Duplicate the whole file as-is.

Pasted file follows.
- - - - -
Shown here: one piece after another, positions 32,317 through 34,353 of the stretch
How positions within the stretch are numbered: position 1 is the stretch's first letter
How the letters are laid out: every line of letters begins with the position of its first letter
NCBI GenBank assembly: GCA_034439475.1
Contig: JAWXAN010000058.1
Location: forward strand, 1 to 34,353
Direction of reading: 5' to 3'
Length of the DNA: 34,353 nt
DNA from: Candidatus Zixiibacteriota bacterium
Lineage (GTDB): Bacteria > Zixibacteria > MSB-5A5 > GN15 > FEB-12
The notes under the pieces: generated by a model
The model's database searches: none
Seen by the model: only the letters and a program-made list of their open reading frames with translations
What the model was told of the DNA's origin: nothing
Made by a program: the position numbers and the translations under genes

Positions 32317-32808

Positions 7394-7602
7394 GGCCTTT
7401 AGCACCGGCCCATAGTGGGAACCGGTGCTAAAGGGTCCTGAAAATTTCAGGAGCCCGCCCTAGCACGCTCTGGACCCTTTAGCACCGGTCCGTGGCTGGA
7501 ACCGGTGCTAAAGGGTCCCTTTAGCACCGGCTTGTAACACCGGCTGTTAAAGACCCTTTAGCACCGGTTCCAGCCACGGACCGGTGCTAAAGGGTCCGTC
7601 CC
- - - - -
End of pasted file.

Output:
Shown here: one piece after another, positions 32,317 through 34,353 of the stretch
How positions within the stretch are numbered: position 1 is the stretch's first letter
How the letters are laid out: every line of letters begins with the position of its first letter
NCBI GenBank assembly: GCA_034439475.1
Contig: JAWXAN010000058.1
Location: forward strand, 1 to 34,353
Direction of reading: 5' to 3'
Length of the DNA: 34,353 nt
DNA from: Candidatus Zixiibacteriota bacterium
Lineage (GTDB): Bacteria > Zixibacteria > MSB-5A5 > GN15 > FEB-12
The notes under the pieces: generated by a model
The model's database searches: none
Seen by the model: only the letters and a program-made list of their open reading frames with translations
What the model was told of the DNA's origin: nothing
Made by a program: the position numbers and the translations under genes

Positions 32317-32808

Positions 7394-7602
7394 GGCCTTT
7401 AGCACCGGCCCATAGTGGGAACCGGTGCTAAAGGGTCCTGAAAATTTCAGGAGCCCGCCCTAGCACGCTCTGGACCCTTTAGCACCGGTCCGTGGCTGGA
7501 ACCGGTGCTAAAGGGTCCCTTTAGCACCGGCTTGTAACACCGGCTGTTAAAGACCCTTTAGCACCGGTTCCAGCCACGGACCGGTGCTAAAGGGTCCGTC
7601 CC